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Yesterday I picked up a pair of 9-10 month old English Setter mixes that I will be fostering. They now have shots, worming, HW negative test, and a flea bath. I'll be doing Frontline on Monday.

They are very sweet dogs and doing fine. Mostly housebroken and mostly getting along with my other pets. Very smart, already sitting for treats and going in the kennels for food and overnight (after much whining and howling last night they slept through and the kennel was dry this morning).

My primary concern right now is that they are seriously underweight. The larger dog weighs 38 lbs and the vet says he should be at 45 minimum. The slightly smaller dog is only 32 lbs (bigger dog has been guarding the food according to observers at the vet's office). They are being fed separately in dog kennels (the extra large plastic ones) to eliminate that problem.

My Dachshunds get Wellness adult food, but at 3-4 cups of food a day each, I can't afford to do Wellness puppy food for these guys. I have looked at the food recommendations at 3 different sites that are posted on this list, but it is just too much information to evaluate. Clearly the Purina puppy chow that the local rescue gave me as a starter isn't going to make the grade (that would be an F according to the food evaluations everywhere). Does anyone have any suggestions for a high quality puppy food that won't put me in the poorhouse? I have access to Sams Club and occasionally Costco if that makes a difference.
 

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From Sam's Club, the Purina ONE Smartblend Chicken and Rice isn't too bad.
If you have a Tractor Supply Company, their 4Health lineup is good for the price and if you want to avoid Diamond made products, the grain-free 4health is not produced by Diamond.
Another Diamond product, Premium Edge, has a puppy food that is solid. They don't actually need to be on puppy food at their ages, but some formulas of puppy food are higher in fat then the adult formulas of the same kind.
From Wal-Mart, the Iams Healthy Naturals Chicken is decent and one advantage is that it is going to be available nearly everywhere at an affordable price (meaning, the adopters could easily continue using it if the dogs do well on it)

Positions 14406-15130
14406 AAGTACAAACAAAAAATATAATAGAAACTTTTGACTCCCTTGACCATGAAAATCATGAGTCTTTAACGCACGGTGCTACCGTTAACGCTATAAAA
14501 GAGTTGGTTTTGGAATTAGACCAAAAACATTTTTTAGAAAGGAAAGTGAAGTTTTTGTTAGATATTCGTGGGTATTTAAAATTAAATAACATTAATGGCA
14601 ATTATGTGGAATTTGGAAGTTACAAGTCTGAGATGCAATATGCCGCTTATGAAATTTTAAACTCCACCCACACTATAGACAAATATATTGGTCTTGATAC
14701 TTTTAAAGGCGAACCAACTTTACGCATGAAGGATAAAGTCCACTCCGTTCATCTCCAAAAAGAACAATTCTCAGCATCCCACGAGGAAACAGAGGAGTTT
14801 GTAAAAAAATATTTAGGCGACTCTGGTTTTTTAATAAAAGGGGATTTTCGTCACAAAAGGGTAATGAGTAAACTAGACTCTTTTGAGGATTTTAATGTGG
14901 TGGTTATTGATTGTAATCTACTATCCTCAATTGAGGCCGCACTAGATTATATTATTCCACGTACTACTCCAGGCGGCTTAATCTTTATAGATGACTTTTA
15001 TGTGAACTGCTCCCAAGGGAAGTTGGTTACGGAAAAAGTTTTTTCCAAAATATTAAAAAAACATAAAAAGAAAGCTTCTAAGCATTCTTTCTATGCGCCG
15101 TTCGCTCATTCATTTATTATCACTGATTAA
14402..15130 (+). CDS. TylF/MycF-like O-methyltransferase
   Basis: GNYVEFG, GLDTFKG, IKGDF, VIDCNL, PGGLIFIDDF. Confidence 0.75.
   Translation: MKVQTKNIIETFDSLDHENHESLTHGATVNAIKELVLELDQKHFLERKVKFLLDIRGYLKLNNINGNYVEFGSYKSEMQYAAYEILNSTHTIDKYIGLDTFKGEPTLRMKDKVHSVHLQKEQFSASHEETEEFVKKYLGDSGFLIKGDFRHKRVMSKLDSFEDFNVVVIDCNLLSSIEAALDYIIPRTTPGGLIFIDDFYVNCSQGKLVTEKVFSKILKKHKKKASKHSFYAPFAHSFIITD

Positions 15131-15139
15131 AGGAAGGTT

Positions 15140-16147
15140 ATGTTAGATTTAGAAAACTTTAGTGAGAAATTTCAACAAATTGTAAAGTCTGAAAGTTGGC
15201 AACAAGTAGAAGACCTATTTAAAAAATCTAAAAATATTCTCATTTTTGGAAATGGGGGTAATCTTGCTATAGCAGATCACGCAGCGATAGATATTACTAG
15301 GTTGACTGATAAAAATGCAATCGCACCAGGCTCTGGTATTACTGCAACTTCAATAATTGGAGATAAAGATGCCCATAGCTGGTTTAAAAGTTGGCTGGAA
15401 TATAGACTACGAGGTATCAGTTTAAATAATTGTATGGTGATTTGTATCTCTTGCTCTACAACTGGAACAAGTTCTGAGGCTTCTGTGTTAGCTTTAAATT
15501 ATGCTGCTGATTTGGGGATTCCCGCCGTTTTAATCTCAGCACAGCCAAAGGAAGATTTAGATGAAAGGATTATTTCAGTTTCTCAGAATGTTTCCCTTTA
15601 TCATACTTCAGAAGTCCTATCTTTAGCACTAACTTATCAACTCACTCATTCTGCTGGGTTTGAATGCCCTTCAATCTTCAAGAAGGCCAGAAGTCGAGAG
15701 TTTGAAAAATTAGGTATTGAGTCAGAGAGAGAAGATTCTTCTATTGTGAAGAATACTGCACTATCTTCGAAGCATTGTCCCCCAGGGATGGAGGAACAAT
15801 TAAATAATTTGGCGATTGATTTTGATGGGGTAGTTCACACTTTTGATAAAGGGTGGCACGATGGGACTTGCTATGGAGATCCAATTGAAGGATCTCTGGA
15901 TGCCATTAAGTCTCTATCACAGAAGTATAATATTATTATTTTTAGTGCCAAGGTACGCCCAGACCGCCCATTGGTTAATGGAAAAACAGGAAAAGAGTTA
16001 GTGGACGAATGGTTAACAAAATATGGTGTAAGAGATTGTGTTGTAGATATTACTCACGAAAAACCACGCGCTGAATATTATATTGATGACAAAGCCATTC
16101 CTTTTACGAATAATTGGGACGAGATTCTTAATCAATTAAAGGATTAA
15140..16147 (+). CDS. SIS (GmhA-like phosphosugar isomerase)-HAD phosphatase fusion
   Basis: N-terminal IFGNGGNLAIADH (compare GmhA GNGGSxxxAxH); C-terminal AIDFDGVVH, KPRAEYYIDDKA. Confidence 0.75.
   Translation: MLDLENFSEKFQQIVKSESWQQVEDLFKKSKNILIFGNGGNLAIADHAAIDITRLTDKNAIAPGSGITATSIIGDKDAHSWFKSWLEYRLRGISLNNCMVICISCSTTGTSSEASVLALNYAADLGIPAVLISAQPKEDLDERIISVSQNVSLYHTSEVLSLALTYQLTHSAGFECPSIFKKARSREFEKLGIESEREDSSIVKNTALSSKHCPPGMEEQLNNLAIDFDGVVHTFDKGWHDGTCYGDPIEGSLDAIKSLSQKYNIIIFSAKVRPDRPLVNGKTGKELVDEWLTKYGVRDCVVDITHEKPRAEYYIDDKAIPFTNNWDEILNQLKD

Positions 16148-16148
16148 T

If you want to shop online, there are of course tons more options, but in major stores, these are a few at least.

Adding some inexpensive real meat can add healthy calories. Chicken hearts and gizzards are about $1/lb in the regular grocery store and you can add a small handful to their food each day. Chicken or beef liver, about $1/lb, adds good vitamins but only give a small piece (about nickel sized at first, then quarter sized later) each day.
A whole egg a few times per week is good and you can drizzle a SMALL amount of fish oil or olive oil on their kibble. Just a tiny tiny amount at first to prevent digestive upset. I like to give sardines (packed in water, no salt) once a week and just split a tin between two dogs.
 

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I wouldn't feed anything reccomended above as it's all junk. I know Sam's club or Costco has the Kirkland brand that is fairly cheap and high quality. Do you have access to Victor Dog Food? It's cheap and very high quality helped put weight on my pit mix. What is your price range?

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That's a really good question. I guess I don't have a handle on what I can get at what price. I know the $60 Wellness is too expensive even though the recommended amount is a bit lower. I know I don't want any Purina products. I'll take a look at the Kirkland brands when we get to Costco. I know that is what my daughter feeds to her Dutch Shepherd rescue, and she looks great. I am reading labels and looking for meat (as opposed to corn) and barley and oats. I'm so used to feeding the really good stuff that I'm a bit at sea on this. I'm just a little overwhelmed at the sheer amount of food they are going to need over the next few weeks to get back in shape. As of right now, I'm stuck with our local farm store and Walmart. Next weekend we will get to a city and I'll have some other choices.

I wouldn't feed anything reccomended above as it's all junk. I know Sam's club or Costco has the Kirkland brand that is fairly cheap and high quality. Do you have access to Victor Dog Food? It's cheap and very high quality helped put weight on my pit mix. What is your price range?